• Activation (users that sign up and then get started)
  • 1-week retention (do they return a week after first visit?)
  • 1-month retention (do they return a month after first visit?)
  • 3-month retention (do they return three months after first visit?)

Look at the numbers for each of these metrics, and make a note of where you think they could get to. Again, they should show you areas with the biggest room for improvement.

For the areas with the greatest gaps, dig a little deeper if possible. If activation looks like a big opportunity ask the questions:

  • Are users receiving signup emails?
  • Are they opening and clicking them?
  • Are they staying once they land?

For retention, you might ask:

  • When are the biggest user drop offs? (first-visit, one week, one month)
  • Are users finding the value areas? (feature usage)
  • Are there situations that causes users to not come back? (errors, dead-ends, poor UX etc.)

When you answer these questions, typically data wins above all else. If you can prove the answer with strong numbers, then great.

If your user numbers are too small (or you don’t have monitoring set up), then you can rely on anecdotes from your users. Ask users what they think, and ask user-facing teams (sales, CS) what people have told them.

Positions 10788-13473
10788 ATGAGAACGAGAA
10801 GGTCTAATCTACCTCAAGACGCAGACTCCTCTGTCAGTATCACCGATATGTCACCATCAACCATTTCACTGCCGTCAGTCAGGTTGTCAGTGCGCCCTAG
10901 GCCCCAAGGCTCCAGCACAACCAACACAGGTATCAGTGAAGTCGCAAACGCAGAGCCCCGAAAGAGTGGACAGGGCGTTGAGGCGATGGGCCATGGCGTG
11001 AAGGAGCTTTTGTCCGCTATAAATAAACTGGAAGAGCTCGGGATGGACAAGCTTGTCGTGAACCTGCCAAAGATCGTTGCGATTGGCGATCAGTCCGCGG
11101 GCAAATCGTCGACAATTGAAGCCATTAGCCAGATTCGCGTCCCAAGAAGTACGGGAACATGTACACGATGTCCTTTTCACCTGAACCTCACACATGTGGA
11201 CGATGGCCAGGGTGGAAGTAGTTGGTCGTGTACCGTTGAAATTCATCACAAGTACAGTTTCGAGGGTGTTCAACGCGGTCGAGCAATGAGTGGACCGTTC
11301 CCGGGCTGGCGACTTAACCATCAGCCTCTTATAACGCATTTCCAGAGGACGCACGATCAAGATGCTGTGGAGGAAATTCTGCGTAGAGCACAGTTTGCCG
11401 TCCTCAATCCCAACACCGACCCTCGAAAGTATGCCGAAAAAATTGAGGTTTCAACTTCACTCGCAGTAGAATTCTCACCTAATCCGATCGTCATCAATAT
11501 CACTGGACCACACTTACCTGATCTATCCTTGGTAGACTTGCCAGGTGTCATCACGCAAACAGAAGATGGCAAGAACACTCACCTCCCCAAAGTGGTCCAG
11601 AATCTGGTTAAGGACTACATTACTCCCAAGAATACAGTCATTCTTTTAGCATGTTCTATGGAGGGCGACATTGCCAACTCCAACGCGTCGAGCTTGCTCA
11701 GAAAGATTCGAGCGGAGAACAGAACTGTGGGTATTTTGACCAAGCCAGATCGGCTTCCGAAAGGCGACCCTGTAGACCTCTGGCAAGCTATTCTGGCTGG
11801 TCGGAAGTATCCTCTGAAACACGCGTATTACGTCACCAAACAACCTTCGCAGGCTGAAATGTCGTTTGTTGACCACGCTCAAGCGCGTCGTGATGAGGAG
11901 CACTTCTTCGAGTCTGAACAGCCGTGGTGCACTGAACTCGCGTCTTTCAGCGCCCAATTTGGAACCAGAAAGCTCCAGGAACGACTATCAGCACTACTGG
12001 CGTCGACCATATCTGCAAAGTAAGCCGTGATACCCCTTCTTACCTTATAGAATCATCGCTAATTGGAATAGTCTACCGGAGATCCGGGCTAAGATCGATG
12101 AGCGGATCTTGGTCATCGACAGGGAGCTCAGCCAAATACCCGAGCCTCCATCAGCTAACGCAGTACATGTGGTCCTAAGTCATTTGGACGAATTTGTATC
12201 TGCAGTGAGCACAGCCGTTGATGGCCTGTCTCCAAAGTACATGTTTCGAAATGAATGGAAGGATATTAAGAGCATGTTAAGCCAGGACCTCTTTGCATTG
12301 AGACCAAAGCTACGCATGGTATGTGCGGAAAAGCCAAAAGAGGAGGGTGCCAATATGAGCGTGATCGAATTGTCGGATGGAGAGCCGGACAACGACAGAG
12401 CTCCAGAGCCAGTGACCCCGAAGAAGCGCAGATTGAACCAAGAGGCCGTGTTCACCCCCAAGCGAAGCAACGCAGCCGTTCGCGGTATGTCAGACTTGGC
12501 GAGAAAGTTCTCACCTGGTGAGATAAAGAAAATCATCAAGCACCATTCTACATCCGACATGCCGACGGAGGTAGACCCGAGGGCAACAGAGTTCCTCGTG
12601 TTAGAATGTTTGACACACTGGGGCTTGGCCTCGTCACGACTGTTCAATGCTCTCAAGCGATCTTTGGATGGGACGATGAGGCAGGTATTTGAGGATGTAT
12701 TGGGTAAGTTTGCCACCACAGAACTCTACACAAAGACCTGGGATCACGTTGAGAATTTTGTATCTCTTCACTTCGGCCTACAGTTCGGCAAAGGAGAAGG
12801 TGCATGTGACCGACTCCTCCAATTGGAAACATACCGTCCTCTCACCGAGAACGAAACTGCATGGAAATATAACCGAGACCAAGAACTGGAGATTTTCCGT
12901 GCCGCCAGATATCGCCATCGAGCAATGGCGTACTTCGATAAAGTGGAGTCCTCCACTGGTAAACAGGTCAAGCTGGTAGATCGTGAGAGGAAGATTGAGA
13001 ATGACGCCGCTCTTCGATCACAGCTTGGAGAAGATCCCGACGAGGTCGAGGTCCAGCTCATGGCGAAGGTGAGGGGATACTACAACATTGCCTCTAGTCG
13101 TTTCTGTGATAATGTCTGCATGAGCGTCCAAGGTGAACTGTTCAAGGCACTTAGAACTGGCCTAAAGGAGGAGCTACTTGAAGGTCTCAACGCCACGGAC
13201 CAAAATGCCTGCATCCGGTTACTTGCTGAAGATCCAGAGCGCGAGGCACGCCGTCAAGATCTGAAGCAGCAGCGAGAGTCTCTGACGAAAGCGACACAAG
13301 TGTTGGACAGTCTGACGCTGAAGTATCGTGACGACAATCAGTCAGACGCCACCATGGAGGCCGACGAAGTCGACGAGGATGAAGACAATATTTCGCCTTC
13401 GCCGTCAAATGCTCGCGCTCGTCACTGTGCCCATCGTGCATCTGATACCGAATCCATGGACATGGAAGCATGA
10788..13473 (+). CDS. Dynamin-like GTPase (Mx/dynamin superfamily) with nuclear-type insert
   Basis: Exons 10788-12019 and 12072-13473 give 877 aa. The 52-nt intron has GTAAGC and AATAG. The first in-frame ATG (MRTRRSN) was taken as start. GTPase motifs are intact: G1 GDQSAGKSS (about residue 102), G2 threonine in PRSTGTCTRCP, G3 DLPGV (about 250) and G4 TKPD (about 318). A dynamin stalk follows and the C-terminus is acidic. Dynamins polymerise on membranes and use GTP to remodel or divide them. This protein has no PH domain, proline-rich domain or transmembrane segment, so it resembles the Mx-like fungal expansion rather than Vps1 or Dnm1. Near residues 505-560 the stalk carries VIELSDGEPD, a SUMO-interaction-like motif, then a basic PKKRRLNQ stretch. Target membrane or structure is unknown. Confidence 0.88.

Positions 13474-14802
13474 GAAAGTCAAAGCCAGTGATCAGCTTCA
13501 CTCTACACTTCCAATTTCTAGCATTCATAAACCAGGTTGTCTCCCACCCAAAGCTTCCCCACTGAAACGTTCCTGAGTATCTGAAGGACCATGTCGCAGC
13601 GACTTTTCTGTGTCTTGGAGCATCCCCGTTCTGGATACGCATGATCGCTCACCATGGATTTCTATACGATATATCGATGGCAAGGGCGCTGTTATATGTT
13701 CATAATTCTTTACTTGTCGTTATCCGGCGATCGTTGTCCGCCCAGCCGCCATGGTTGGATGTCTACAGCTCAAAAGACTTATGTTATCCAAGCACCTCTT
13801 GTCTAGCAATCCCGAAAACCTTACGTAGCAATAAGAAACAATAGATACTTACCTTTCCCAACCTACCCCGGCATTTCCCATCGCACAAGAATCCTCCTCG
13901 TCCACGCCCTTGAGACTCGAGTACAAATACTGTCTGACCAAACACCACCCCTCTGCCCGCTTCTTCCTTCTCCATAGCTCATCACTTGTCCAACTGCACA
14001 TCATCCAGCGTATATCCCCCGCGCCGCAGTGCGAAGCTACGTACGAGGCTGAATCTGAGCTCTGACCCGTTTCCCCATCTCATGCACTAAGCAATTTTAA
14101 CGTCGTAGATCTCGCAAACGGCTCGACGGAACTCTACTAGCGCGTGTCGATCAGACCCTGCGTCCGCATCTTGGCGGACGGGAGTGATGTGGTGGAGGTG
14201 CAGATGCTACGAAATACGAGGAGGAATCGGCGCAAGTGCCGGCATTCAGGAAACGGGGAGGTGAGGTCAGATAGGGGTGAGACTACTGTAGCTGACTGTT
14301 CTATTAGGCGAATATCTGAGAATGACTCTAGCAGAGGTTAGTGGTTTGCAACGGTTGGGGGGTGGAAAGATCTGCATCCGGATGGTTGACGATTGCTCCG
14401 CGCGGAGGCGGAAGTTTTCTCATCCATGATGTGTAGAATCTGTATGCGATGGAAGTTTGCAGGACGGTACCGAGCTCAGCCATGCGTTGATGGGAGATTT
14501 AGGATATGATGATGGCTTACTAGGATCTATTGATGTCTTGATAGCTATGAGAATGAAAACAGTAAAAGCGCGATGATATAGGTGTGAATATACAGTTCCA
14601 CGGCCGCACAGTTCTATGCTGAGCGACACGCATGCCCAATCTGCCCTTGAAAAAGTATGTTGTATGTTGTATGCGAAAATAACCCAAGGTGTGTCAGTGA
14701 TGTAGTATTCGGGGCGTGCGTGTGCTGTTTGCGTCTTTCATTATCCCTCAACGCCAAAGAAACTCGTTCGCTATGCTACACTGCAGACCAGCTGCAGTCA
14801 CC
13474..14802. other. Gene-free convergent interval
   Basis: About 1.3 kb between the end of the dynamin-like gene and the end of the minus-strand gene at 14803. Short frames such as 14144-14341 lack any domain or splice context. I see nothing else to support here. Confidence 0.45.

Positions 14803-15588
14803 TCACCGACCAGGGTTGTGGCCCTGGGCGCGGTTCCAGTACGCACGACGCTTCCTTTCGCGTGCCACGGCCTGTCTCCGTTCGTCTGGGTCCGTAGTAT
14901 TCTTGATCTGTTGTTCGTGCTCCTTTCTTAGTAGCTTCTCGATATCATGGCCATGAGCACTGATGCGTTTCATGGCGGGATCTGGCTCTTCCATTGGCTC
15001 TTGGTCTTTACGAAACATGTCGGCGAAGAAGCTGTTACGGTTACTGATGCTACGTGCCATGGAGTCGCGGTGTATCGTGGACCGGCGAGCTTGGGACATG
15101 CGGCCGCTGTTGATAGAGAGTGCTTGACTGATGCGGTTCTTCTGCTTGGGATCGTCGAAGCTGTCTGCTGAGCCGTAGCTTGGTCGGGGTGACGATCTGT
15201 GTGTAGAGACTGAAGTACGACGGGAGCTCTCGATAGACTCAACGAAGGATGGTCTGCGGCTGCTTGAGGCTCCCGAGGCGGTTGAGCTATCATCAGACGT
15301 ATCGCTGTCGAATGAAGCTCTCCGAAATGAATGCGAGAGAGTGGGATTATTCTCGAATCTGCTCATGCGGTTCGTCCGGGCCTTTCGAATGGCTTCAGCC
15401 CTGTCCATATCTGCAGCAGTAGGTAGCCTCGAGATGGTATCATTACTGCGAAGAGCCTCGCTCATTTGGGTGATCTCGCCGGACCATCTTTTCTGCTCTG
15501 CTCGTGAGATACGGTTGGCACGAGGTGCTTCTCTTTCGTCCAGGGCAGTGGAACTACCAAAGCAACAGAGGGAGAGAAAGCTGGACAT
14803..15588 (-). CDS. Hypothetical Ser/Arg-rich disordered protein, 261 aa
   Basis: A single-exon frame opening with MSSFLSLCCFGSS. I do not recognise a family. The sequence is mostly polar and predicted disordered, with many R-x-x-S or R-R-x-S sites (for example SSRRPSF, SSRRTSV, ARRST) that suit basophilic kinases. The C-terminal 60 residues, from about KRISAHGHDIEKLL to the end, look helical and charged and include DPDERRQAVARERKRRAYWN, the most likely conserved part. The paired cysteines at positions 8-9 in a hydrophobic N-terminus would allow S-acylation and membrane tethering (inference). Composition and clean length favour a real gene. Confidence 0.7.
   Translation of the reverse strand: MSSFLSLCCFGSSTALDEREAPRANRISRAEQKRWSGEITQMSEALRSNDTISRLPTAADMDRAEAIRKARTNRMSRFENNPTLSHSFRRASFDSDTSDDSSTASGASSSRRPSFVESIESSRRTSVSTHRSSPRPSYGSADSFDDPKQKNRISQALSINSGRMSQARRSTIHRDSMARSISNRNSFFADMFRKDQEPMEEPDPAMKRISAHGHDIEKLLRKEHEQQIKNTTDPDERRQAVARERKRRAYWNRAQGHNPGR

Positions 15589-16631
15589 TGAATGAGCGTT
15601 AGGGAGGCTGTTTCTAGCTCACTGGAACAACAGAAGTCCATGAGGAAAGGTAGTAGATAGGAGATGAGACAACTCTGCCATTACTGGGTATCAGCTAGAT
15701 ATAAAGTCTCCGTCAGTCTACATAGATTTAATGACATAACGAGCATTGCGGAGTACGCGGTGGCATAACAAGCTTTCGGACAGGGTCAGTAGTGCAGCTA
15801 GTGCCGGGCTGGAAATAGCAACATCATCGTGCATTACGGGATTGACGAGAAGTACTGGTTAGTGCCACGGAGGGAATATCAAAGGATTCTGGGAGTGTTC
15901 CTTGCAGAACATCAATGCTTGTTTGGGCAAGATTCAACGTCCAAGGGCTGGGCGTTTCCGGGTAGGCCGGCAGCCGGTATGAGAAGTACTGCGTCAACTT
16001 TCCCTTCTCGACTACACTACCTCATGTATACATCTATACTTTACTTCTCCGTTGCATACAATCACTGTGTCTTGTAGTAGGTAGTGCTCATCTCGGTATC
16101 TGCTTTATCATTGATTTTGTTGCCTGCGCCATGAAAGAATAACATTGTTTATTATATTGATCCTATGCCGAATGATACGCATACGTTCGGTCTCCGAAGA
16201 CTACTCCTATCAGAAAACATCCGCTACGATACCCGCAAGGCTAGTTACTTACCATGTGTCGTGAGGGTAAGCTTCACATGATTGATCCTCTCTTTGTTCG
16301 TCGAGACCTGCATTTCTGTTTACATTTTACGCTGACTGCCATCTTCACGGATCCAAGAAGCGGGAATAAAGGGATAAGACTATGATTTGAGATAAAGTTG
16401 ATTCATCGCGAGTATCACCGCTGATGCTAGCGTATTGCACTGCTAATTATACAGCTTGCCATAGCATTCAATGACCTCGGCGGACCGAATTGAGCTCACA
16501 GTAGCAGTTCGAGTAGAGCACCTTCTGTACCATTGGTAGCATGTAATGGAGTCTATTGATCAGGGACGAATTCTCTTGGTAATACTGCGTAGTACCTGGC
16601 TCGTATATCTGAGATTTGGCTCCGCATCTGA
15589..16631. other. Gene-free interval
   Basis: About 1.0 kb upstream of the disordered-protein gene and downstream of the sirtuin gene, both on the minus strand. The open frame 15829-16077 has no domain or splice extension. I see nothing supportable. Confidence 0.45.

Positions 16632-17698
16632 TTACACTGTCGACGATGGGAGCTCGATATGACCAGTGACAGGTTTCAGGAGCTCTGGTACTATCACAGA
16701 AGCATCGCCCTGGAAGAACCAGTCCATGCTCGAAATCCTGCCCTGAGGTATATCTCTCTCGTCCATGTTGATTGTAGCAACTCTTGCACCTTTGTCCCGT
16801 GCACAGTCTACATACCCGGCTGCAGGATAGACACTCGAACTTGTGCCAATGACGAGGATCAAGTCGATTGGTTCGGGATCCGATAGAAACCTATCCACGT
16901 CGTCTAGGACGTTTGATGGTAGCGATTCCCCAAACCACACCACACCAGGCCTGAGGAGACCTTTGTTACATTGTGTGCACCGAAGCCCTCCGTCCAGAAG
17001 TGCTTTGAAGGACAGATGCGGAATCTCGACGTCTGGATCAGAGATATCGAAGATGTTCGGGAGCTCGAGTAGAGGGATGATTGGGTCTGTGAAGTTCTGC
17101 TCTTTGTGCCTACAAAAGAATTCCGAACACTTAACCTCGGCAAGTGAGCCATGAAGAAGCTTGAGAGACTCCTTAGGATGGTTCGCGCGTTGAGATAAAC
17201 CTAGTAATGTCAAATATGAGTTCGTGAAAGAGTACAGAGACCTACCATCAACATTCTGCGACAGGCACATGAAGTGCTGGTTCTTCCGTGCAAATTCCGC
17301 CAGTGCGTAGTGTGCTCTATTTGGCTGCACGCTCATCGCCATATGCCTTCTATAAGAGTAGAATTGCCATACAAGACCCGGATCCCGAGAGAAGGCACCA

If that fails, then use your intuition. Intuition is a powerful muscle when combined with other data sources, but on it’s own it can break a deadlock.

Answering these questions will leave you with a series of problems to solve. Write these down.

For our example company, let’s say we’ve found that acquisition is the biggest opportunity, and the customers have told us are that some messages are going straight to spam, and some customers aren’t opening them anyway (because they don’t need to use our service at the time).

You should end this step with: A list of problems to solve, which (if solved) would have the biggest impact on the business.

3. What can we build to solve those problems?

Now comes the fun bit – ideas. Collect every idea that you can about how to solve these big problems.

Write down some ideas yourself, and speak to your team and other colleagues. This is a great opportunity to include the rest of the business, and let them know that you’re thinking about things they care about. If they repeat an idea you already had, chalk it up to them and take the collaboration win.